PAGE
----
# How to convert sq meters to sq feet

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When measuring area using the standard or imperial system, the most common units are either square feet or square yards. Square feet is a very common measurement when measuring the area of a house or apartment.

However, while the United States uses primarily standard measurements, the rest of the world overwhelming uses metric measurements. Depending on the intended use of the measurements needed, it may be desirable to convert between the two. While the conversion from square feet to square yards is relatively straightforward and simply requires multiplying by 9, converting from square feet to square meters is somewhat more complicated.

Use a simple conversion factor. Converting directly from square feet to square meters is possible by simply using a conversion figure. The relationship between square feet and square meters is linear, meaning that no matter how many square feet you are working with, the ratio of square feet to square meters is the same. The conversion factor, out to four decimal places, is .0920. Multiply the number of square feet you have by this figure and you will have the equivalent number of square meters.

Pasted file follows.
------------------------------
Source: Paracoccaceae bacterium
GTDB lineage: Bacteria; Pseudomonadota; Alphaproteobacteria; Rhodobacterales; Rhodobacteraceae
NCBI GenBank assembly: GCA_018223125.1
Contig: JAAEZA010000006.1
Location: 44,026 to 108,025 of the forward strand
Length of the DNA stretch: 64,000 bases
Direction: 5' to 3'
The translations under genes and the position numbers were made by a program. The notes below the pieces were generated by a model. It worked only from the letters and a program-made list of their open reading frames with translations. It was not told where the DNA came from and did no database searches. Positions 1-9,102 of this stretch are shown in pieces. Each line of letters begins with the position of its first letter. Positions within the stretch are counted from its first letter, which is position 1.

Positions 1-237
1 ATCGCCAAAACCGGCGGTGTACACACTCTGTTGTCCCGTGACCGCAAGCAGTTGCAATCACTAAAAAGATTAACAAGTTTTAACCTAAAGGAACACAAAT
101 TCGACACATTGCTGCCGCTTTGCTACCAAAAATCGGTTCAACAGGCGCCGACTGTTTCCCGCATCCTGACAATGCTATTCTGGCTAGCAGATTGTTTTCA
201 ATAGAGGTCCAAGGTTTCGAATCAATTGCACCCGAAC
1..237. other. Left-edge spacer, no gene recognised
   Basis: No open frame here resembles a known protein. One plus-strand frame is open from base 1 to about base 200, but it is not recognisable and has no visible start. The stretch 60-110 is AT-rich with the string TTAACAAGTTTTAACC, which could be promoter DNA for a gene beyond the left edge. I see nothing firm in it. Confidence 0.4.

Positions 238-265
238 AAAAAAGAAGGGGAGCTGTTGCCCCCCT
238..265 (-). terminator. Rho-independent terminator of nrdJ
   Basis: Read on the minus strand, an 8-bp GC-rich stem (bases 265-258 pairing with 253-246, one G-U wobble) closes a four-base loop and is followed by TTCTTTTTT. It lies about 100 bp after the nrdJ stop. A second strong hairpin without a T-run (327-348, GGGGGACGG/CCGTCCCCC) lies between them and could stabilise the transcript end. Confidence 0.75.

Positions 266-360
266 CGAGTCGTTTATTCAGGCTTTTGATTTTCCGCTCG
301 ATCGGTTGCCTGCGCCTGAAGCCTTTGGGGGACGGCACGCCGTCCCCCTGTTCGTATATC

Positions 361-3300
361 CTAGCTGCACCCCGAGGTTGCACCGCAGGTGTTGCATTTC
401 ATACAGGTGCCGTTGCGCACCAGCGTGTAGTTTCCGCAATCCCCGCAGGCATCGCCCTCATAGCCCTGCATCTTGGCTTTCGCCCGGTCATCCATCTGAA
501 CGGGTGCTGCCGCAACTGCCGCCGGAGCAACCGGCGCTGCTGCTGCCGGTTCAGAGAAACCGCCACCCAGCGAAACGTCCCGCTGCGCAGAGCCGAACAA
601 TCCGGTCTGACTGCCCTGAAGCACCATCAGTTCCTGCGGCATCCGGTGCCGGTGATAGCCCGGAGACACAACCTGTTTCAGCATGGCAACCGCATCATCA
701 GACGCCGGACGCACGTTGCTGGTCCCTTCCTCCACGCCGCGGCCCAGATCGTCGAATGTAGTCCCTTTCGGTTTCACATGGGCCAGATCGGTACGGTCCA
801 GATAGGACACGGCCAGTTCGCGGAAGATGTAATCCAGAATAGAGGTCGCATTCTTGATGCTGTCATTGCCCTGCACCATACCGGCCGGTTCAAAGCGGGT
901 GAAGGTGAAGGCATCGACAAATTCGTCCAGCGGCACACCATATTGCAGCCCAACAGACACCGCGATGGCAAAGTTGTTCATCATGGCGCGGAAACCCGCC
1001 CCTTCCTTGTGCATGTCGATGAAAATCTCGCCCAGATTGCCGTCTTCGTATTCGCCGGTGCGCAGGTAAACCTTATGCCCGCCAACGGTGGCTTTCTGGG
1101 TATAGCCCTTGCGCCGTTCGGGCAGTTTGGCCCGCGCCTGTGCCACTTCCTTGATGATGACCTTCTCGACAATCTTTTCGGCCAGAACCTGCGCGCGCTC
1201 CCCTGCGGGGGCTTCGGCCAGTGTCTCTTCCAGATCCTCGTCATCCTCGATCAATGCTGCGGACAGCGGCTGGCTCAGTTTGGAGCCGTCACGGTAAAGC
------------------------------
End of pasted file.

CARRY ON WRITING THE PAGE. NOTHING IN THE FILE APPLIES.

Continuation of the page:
- When measuring area using the standard or imperial system, the most common units are either square feet or square yards.
- While the conversion from square feet to square yards is relatively straightforward and simply requires multiplying by 9, converting from square feet to square meters is somewhat more complicated.

Double check. Depending on the project you are undertaking, it could be very important to make sure you don't inadvertently make a miscalculation by entering the wrong number on your calculator or by making some other otherwise trivial mistake. You can quickly double check your number from step 1 by first converting your square feet into feet. Do this by taking the square root of the square feet figure. Now multiply this number by .3048 (the conversion factor for feet to meters). Now, square this number to find square meters.

Compare the two figures. Compare the figures from Step 1 and Step 2. Unless you made a mistake in one of the calculations, you should have reached the same number. If you did, in fact, get the same result, you can feel confident in your results.

- Depending on the project you are undertaking, it could be very important to make sure you don't inadvertently make a miscalculation by entering the wrong number on your calculator or by making some other otherwise trivial mistake.
- Do this by taking the square root of the square feet figure.

References

Writer Bio

Bryan Richards has been writing since 2002. His work has appeared in the "Eau Claire Leader Telegram," the "Wisconsin State Journal" and "Small Business Opportunities." His areas of expertise include business and legal topics. Richards graduated from the University of Wisconsin School of Journalism where he also majored in economics and political science. He is currently a JD/MBA student at the University of Minnesota.